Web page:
A very remarkable passage is Tro. 15*; there a figure is pictured carving with a hatchet a head, which it holds in its hand. Above it are four hieroglyphs. The first shows a hatchet and the moon; the second probably represents simply a head, while the third and fourth are those of god D, the moon-god. This passage, the meaning of which is unfortunately still obscure seems to contain a definite explanation of god D.
J. Walter Fewkes has made god D the subject of a special, very detailed monograph (The God “D” in the Codex Cortesianus, Washington, 1895) in which he has treated also of gods B and G, whom he considers allied to D. He believes D to be the god Itzamna, as do also Foerstemann, Cyrus Thomas and Seler, and sees sun-gods in all three of these deities. Whether god D is to be separated from G and B as an independent deity, Fewkes thinks is doubtful. Brinton again holds that god D is Kukulcan. These different opinions show, at all events, on what uncertain grounds such attempts at interpretation stand, and that it is best to be satisfied with designating the deities by letters and collecting material for their purely descriptive designation.
According to Foerstemann the calendar day devoted to D is Ahau.
E. The Maize-God.
[Illustration: Figs. 21-27]
This god bears on his head the Kan-sign and above it the ear of maize with leaves (Fig. 23); compare Dr. 9b (left figure), 11b, 12a, etc. The hieroglyph is definitely determined (Fig. 21). The god is identical with the figures recurring with especial frequency in the Madrid manuscript, the heads of which are prolonged upward and curved backward in a peculiar manner; compare Cort. 15a, 20c, 40 (bottom), Tro. 32*b (Figs. 25-27) and especially the representation in Dr. 50a (Fig. 24), which is very distinct. This head was evolved out of the conventional drawing of the ear of maize; compare the pictures of the maize plant in the Codex Tro., p. 29b (Fig. 22) with the head ornament of the god in Dr. 9b (Fig. 23), 9a, 12a; what was originally a head ornament finally passed
The hieroglyph of this deity is thus explained; it is the head of the god merged into the conventionalized form of the ear of maize surrounded by leaves. When we remember that the Maya nations practised the custom of artificially deforming the skull, as is seen in particular on the reliefs at Palenque, we may also regard the heads of these deities as representations of such artificially flattened skulls.
God E occurs frequently as the god of husbandry, especially in the Madrid manuscript, which devotes much attention to agriculture. He seems to be a counterpart of the Mexican maize-god Centeotl. The passages in the Madrid manuscript (Tro. 29a and Cort. 39a, 40a) are very remarkable, where the deity E is represented in the position of a woman in labor with numerals on the abdomen; perhaps the underlying idea is that of fruitfulness.
In the Codex Cort., p. 40, this grain-deity is pictured with a tall and slender vessel before him, which he holds in his hands. It is possible that this is meant to suggest a grain receptacle; to be sure, in the same place, other figures of gods likewise have such vessels in their hands. At any rate, it is interesting to note that in the passage already mentioned (Dr. 50a) god E also holds a similar tall and slender vessel in his hands.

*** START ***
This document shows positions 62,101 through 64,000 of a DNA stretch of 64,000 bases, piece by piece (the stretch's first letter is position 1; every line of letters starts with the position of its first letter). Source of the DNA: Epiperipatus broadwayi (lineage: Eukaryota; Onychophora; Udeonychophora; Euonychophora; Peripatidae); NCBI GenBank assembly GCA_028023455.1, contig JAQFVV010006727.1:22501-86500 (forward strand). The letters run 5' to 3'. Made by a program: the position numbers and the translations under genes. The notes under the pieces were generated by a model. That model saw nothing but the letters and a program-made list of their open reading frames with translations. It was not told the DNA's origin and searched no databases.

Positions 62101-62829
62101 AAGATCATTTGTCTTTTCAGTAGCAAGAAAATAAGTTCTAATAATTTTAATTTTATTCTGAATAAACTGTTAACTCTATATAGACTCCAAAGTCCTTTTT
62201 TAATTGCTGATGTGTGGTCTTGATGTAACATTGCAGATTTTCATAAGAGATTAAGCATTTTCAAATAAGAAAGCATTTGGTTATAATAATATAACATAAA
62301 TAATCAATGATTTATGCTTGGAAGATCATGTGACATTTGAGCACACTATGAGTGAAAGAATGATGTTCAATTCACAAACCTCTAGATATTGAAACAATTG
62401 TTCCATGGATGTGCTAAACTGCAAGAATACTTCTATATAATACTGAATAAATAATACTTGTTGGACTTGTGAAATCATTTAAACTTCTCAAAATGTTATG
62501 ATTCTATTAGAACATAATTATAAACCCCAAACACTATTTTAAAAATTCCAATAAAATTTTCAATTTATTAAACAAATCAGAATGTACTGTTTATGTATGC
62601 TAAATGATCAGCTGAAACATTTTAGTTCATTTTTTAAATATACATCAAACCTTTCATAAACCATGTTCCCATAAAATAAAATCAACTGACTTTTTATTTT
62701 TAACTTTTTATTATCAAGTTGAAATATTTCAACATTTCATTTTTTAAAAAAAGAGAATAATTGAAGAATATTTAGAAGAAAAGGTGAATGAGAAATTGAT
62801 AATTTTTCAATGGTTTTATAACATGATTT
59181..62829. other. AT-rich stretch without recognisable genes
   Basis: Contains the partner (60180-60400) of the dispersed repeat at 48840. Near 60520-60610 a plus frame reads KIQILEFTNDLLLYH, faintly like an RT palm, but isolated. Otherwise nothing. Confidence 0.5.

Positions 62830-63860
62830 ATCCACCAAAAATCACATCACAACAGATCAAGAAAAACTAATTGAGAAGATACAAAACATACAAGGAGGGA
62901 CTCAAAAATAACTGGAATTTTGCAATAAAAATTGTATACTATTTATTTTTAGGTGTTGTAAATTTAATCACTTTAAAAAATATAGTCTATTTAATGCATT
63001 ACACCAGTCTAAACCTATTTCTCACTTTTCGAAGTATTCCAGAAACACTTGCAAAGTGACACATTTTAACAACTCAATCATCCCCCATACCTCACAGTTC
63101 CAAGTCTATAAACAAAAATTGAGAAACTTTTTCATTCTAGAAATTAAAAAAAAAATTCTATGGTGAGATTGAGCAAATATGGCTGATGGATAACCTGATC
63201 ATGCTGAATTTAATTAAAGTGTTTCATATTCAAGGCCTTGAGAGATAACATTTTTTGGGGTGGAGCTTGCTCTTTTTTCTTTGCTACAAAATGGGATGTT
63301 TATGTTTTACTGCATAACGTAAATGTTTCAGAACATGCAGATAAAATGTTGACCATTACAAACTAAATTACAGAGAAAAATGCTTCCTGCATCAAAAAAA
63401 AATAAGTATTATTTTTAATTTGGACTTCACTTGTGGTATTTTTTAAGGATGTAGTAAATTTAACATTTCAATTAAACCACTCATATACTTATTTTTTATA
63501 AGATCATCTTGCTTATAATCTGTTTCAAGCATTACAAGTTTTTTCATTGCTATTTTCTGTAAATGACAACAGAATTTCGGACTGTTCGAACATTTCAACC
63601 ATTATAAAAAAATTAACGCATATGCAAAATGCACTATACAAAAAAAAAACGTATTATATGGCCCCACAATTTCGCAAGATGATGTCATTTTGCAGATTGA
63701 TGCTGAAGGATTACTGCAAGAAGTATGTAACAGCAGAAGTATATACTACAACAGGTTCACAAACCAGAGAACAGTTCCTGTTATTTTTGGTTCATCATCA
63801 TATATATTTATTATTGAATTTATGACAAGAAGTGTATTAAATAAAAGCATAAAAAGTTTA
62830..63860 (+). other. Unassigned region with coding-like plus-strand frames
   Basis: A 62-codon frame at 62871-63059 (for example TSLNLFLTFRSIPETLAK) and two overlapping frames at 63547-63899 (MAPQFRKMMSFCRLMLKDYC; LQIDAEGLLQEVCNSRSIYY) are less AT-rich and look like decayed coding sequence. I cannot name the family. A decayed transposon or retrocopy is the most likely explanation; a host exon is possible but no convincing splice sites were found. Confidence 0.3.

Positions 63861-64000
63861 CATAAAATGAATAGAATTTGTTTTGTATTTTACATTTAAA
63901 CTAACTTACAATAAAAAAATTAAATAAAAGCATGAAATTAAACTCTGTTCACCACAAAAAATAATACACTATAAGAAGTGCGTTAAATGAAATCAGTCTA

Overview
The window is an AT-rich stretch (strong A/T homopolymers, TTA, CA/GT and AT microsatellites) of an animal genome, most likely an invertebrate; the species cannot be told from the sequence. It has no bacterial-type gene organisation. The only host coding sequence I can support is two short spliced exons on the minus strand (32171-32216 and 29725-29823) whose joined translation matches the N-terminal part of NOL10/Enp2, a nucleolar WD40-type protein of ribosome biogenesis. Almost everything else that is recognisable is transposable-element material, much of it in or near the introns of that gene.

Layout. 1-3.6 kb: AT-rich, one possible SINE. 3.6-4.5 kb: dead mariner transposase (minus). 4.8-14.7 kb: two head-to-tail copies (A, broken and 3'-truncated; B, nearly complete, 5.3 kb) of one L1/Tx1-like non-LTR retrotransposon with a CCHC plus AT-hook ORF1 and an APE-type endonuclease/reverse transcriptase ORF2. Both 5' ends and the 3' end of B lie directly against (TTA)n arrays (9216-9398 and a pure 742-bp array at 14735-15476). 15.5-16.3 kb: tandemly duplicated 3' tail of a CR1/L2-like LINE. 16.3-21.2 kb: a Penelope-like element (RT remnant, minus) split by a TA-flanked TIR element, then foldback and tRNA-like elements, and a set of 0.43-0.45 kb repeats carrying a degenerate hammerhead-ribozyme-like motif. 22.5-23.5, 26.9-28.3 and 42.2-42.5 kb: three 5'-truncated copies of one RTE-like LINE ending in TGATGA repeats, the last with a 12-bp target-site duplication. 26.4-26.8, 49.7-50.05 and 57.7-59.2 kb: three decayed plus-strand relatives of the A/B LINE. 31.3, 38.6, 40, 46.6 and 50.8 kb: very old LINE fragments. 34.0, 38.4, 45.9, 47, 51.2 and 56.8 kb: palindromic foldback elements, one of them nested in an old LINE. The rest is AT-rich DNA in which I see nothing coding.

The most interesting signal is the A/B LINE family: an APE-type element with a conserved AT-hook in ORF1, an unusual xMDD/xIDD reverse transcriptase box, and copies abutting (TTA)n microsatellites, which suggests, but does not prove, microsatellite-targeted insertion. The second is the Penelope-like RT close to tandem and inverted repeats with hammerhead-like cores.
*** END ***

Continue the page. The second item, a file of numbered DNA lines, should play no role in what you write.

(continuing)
According to all appearances the scene pictured in Dr. 50a has reference to the conflict of the grain-god with a death-deity. The latter, the figure sitting on the right, is characterized by a skull as a head ornament (see Fig. 6) and seems to address threats or commands to god E, who stands before him in the attitude of a terrified and cowed individual.
Furthermore god E has nothing to do with the powers of the underworld; he is a god of life, of prosperity and fruitfulness; symbols of death are never found in connection with him. Brinton calls this god Ghanan, equivalent to Kan; it is possible, too, that he is identical with a deity Yum Kaax who has been handed down to us and whose name means “Lord of the harvest fields”.
According to Foerstemann the day dedicated to this god is Kan.
F. The God of War and of Human Sacrifices.
[Illustration: Figs. 28-34]
This is a deity closely related to the death-god A, resembling the Aztec Xipe, and may, I think, without hesitation be regarded simply as the god of human sacrifice, perhaps, even more generally, as the god of death by violence. His hieroglyph is Figs. 28-30; it contains the number 11. A variant of this occurs on Dr. 7b, where instead of the 11 there is the following sign: [Hieroglyph]
The characteristic mark of god F is a single black line usually running perpendicularly down the face in the vicinity of the eye. This line should be distinguished from the parallel lines of C’s face and from the line, which, as a continuation of god E’s head resembling an ear of maize, frequently appears on his face, especially as in the variants of the Madrid manuscript (compare Figs. 25-27). These pictures of E can always be unfailingly recognized by the peculiar shape of the head and should be distinguished from those representing F. The black face-line is the distinguishing mark of god F, just as it is of the Aztec Xipe. It sometimes runs in a curve over the cheek as a thick, black stripe, as Cort. 42. Sometimes it encircles the eye only (Dr. 6a) and again it is a dotted double line (Dr. 6b). The hieroglyph of god F likewise exhibits this line and with the very same variants as the god himself. See the hieroglyphs of the god belonging to the pictures in Dr. 6a, 1st and 3d figures, in which the line likewise differs from the other forms (Figs. 30-34).